What Is a MET Score?


In this Article

  • The Basics of MET Scores
  • MET Scores for Common Activities
  • The Limits of MET Scores
  • Testing Fitness Using MET Scores
  • Prescriptions for Exercise

Exercise is important, but conversations about it hit a snag when they turn to how much exercise you need. Doctors recommend 150 minutes a week of moderate exercise or 75 minutes a week if the exercise is vigorous. Many people, however, are unsure whether their exercise qualifies as moderate or vigorous. MET scores, or metabolic equivalents, are one way to bring better understand. 

A MET score of 1 represents the amount of energy used when a person is at rest. Using this as a baseline, scientists have given common activities MET scores. While MET scores have their limitations, they are useful starting points for discussing exercise.

The Basics of MET Scores

Humans require oxygen at about 3.5 milliliters per kilogram per minute when they are inactive. Scientists use that information to define a MET score of 1. They then assign higher MET scores to other, more strenuous tasks that require more oxygen. 

MET scores work well for comparing tasks. They are less accurate when they are used to estimate the number of calories actually burned by an individual during a task. A 40-year-old man who weighed 70 kilograms (about 154 pounds) was used in the original calculations. Obviously, most people don’t fit that age and weight profile.

MET Scores for Common Activities

Activities can be light, moderate, or vigorous, according to their MET score. The same activity can have more than one score. Riding a bike in a leisurely manner, for example, has a MET score of 3.5, while competitive mountain biking rates a 16.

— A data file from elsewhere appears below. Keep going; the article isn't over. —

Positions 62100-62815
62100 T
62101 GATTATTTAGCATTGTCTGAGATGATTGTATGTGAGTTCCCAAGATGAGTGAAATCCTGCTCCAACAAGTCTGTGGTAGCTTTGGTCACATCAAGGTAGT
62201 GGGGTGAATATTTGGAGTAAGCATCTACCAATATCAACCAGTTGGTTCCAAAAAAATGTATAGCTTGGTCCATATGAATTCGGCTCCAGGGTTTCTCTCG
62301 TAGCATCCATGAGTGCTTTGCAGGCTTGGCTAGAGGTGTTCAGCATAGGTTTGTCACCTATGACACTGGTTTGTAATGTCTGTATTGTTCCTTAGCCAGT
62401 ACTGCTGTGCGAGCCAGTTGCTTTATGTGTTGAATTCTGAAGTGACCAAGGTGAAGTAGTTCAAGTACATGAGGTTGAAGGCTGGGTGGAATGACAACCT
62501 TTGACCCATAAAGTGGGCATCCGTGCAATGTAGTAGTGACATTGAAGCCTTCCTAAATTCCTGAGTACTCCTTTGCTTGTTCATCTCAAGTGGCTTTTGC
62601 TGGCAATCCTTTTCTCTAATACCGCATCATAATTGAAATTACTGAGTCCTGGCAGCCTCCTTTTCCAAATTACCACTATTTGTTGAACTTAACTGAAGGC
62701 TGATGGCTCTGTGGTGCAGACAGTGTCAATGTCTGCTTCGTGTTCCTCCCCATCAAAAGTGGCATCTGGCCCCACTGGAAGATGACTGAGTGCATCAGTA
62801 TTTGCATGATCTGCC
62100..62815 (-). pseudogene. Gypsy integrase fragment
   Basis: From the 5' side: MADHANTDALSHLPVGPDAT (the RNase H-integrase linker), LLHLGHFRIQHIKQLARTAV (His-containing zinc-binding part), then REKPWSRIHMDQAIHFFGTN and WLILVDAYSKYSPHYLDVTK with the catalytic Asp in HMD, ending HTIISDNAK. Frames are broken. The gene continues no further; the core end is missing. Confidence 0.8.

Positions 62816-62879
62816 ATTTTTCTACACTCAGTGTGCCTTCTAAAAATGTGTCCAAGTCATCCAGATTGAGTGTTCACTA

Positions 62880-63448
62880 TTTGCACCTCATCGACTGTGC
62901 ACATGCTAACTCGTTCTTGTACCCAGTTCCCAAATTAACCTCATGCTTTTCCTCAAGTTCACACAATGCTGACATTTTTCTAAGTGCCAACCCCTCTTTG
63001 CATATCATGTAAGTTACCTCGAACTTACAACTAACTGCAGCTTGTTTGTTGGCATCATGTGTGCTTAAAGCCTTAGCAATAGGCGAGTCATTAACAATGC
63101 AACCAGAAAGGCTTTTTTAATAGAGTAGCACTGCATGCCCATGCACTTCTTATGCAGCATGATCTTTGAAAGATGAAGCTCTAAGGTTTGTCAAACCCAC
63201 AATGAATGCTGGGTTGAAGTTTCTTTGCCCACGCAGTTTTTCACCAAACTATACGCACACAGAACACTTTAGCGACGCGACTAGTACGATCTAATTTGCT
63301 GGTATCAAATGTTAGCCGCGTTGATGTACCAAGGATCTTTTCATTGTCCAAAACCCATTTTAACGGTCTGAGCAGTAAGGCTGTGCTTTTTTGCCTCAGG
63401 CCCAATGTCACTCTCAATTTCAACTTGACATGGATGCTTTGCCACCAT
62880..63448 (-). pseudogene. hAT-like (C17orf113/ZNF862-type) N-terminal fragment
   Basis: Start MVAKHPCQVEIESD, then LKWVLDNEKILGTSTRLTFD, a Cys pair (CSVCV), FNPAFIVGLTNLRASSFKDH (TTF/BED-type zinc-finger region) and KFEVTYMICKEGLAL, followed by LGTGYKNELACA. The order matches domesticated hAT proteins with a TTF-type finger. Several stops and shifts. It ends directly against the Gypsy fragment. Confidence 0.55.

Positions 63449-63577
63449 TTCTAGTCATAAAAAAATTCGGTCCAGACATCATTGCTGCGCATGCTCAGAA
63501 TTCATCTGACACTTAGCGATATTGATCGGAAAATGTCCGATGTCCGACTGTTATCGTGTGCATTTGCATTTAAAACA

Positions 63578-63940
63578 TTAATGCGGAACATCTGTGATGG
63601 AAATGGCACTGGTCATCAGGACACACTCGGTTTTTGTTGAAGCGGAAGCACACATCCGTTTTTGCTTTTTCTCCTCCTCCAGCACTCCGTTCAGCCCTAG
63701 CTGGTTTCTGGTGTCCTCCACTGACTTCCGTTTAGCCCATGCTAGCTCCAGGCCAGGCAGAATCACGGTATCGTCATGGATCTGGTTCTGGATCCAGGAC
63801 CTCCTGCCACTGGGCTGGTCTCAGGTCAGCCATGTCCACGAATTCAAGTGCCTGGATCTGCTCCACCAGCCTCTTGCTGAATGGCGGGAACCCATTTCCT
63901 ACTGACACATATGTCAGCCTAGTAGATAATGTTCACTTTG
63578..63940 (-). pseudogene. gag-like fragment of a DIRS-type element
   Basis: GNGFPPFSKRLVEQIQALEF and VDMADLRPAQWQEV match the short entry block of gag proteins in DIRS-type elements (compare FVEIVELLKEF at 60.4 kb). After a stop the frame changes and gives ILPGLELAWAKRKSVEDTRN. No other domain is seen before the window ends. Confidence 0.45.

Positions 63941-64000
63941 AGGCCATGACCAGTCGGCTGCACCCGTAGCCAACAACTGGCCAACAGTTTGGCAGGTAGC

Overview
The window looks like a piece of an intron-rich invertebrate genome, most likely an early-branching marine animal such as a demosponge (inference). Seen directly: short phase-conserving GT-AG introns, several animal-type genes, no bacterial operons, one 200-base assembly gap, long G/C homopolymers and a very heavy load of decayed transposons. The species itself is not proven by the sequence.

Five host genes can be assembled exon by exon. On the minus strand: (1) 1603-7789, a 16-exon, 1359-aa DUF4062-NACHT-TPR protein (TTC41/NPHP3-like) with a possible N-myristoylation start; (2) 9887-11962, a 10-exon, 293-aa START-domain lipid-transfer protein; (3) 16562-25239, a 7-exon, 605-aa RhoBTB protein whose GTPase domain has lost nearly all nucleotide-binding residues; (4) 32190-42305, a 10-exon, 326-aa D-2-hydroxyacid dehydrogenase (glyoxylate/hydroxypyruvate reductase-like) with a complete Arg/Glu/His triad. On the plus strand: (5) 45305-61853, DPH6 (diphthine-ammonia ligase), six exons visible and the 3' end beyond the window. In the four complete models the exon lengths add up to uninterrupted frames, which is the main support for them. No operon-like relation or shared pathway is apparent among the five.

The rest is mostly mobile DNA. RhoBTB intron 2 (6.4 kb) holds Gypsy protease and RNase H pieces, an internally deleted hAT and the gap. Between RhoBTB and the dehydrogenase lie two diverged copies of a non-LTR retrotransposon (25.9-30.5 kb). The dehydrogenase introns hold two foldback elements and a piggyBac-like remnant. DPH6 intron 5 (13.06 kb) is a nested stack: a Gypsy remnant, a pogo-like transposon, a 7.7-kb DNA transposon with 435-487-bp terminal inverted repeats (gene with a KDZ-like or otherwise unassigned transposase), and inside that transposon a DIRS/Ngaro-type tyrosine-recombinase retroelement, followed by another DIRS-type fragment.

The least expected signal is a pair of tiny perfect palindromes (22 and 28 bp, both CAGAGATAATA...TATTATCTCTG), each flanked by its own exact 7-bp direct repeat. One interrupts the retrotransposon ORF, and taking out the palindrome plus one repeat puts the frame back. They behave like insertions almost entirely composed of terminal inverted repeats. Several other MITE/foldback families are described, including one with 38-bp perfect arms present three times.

Activities with a MET score of 1-4 are in the low-intensity category. They would not improve the cardiovascular fitness of most people, though they could be a good starting point for some. Activities with a MET score of 5-8 are classified as moderate and would be appropriate for those who are older or sedentary. Activities with a MET score over 8 are high intensity and are best for improving fitness as long as they can be done safely.

Here are some other common workouts and their MET scores:

  • Walking on a firm, level surface at a very brisk pace: 5.0
  • Running at the rate of a 10-minute mile: 9.8
  • Low-impact aerobics: 5.0
  • Swimming laps: 5.8 

Everyday tasks also use energy and have their own MET scores, including:

  • Moving furniture: 5.8
  • Raking leaves: 3.8
  • Washing windows: 3.2
  • Walking the dog: 3.5 

The Limits of MET Scores

People use energy at different rates. Two people doing a particular activity are unlikely to consume the same amount of energy, even though the MET score for the activity would be the same. Many factors influence the rate at which you use energy. These include:

  • Age
  • Gender
  • Body weight
  • Body composition
  • Resting metabolic rate
  • Cardiorespiratory fitness level
  • Genetic traits 

Testing Fitness Using MET Scores